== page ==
Stephanie Erwin is the Director of Joint Education, the Director of Program Assessment and Institutional Research, and an Assistant Professor at the Air Command and Staff College at Maxwell Air Force Base. Before her academic career, Erwin was a Navy MH-60S and C12M pilot with six deployments in Operations Iraqi Freedom and Enduring Freedom. Her research interests include military culture and operations, veterans studies, and organizational leadership and leadership development. She has published articles on family planning in the military and American veterans and their mental health. Her work has appeared in the Journal of Veterans Studies, the Journal of Military Learning, and the Journal of Military, Veteran, and Family Health. Her current project on diversity, equity, and inclusion initiatives will appear in a book that examines the strategic impact of military manpower.
Mark R. Folse is a historian at the U.S. Army Center of Military History at Fort McNair, Washington D.C., where he is researching and writing a monograph on the US Army in Operation Enduring Freedom from October 2001 to March 2002. He received his PhD from the University of Alabama in 2018. He specializes in modern American military and naval history with emphasis in gender history and the intersections among war, masculinity, and American society. His articles have appeared in military history journals, including Marine Corps History and Naval History. He has a forthcoming chapter titled “J.R.R. Tolkien, War, Fatherhood, and Writing for Children” that will appear in When Warriors Write for Children (University Press of Kentucky). Dr. Folse’s book manuscript, The Globe and Anchor Men: U.S. Marines and American Manhood in the Great War Era, is currently under revision for the University Press of Kansas. In addition to his academic career, Dr. Folse served in the United States Marine Corps infantry from 2002 to 2006 with deployments to Afghanistan and Iraq.
The Costs of War Panel
Kyleanne Hunter is an Assistant Professor of Military and Strategic Studies at the United States Air Force Academy. She is also a retired officer and combat veteran of the United States Marine Corps. She flew the AH-1W “Super Cobra” and also served in the Marine Corps’ Legislative Liaison Office in the House of Representatives. During her service, she played important roles in repealing the “Don’t Ask, Don’t Tell” policy and also advocating for expanded combat roles for women. These roles intersect with her research interests as a scholar. Dr. Hunter specializes in military policy, with a focus on social integration and military effectiveness. Her work has been published in various academic journals, such as the Journal of Peace Research and Armed Forces & Society. Dr. Hunter also is the co-editor of Invisible Veterans: What Happens when Military Women Become Civilians Again (co-edited with Kate Hendricks Thomas, Preager, 2019).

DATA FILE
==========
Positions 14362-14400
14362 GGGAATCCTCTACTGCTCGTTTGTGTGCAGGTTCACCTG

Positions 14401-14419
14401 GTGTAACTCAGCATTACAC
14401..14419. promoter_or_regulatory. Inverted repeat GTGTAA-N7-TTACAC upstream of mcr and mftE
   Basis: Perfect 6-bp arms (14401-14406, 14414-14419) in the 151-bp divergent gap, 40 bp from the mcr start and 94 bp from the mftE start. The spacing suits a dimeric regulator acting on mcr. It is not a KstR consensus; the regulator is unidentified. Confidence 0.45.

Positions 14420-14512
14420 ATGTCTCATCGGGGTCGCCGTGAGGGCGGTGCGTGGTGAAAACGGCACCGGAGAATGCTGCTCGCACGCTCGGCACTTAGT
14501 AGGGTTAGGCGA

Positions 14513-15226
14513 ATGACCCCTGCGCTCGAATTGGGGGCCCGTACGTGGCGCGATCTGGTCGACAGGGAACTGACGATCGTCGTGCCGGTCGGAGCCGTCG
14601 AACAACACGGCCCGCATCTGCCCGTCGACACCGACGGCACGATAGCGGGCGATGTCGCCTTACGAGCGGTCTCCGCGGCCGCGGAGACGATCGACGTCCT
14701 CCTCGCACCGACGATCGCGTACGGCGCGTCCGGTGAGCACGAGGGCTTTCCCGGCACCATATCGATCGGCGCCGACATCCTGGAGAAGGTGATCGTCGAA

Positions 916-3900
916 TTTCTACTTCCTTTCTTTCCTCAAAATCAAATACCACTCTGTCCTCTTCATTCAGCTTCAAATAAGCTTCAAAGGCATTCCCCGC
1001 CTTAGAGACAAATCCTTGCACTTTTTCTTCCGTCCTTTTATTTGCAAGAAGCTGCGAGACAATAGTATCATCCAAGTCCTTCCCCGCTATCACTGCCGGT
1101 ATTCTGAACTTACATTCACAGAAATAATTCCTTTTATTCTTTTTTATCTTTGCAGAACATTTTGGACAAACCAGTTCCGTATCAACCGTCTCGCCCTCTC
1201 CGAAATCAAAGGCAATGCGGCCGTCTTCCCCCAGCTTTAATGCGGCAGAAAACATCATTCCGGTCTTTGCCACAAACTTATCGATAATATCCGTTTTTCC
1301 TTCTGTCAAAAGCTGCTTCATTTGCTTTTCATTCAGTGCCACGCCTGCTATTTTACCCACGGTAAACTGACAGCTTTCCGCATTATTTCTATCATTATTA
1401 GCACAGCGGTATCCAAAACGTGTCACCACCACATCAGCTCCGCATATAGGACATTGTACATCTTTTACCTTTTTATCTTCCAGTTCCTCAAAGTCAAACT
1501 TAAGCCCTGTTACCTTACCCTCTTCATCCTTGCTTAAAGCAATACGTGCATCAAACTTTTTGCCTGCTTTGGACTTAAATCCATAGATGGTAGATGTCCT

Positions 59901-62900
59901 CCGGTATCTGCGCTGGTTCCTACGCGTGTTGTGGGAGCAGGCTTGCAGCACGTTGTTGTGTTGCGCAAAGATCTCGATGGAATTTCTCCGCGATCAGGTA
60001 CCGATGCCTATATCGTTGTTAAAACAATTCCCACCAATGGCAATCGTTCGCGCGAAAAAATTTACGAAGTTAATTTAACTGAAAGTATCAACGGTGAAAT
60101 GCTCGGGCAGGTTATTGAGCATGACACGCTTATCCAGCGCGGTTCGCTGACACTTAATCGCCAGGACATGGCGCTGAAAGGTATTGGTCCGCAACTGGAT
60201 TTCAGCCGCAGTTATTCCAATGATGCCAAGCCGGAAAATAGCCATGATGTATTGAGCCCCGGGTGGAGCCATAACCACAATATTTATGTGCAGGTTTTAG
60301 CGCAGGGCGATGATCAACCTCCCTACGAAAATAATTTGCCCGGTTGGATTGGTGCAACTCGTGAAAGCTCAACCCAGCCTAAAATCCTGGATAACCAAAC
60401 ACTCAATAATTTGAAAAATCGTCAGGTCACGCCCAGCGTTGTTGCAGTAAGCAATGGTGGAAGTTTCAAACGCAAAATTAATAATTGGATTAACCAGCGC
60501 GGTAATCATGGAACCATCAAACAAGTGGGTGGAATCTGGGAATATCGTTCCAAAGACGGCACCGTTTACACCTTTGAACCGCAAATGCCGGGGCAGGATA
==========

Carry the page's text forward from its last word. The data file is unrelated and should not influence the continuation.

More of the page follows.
Lauren Katzenberg is The New York Times’s editor for Afghanistan and previous editor of the paper’s “At War” channel, where she oversaw a range of journalism, from first-person accounts written by military veterans, combat correspondents, and refugees, to in-depth, enterprise reporting. She also edited the paper’s “Afghan War Casualty Report” and produced its “Beyond the World War II We Know” series for the 75th anniversary of the war’s end. Before joining the Times, she co-founded and worked as managing editor of Task & Purpose, a news site that covers military and veterans’ issues. She also was part of the original editorial team of War on the Rocks, a foreign policy web magazine. From 2010 to 2012, Katzenberg worked in Kabul, where she produced television documentaries, serials, and public health campaigns, as well as radio shows in Dari and Pashto. She holds a master’s degree from the University of London’s School of Oriental and African Studies.
David Kieran is Associate Professor at Washington & Jefferson College, where he also serves as the Chair of the History Department and the Coordinator of the American Studies Concentration. As a modern American historian, he specializes in the intersections of war, the military, and American culture. His current research examines the organizational and cultural change in the American Army from 1973 to 1991 and the debates concerning amnesty for those men who opposed conscription during the American war in Vietnam. Kieran has authored and co-authored many books, including his most recent monograph, Signature Wounds: The Untold Story of the Military’s Mental Health Crisis (New York University, 2019). His other works include Forever Vietnam: How a Divisive War Changed American Memory (University of Massachusetts, 2014), At War: The Military and American Culture in the 20th Century and Beyond (co-edited with Edwin A. Martini, Rutgers University, 2018), and Remote Warfare: New Cultures of Violence (co-authored with Rebecca Adelman, University of Minnesota, 2020).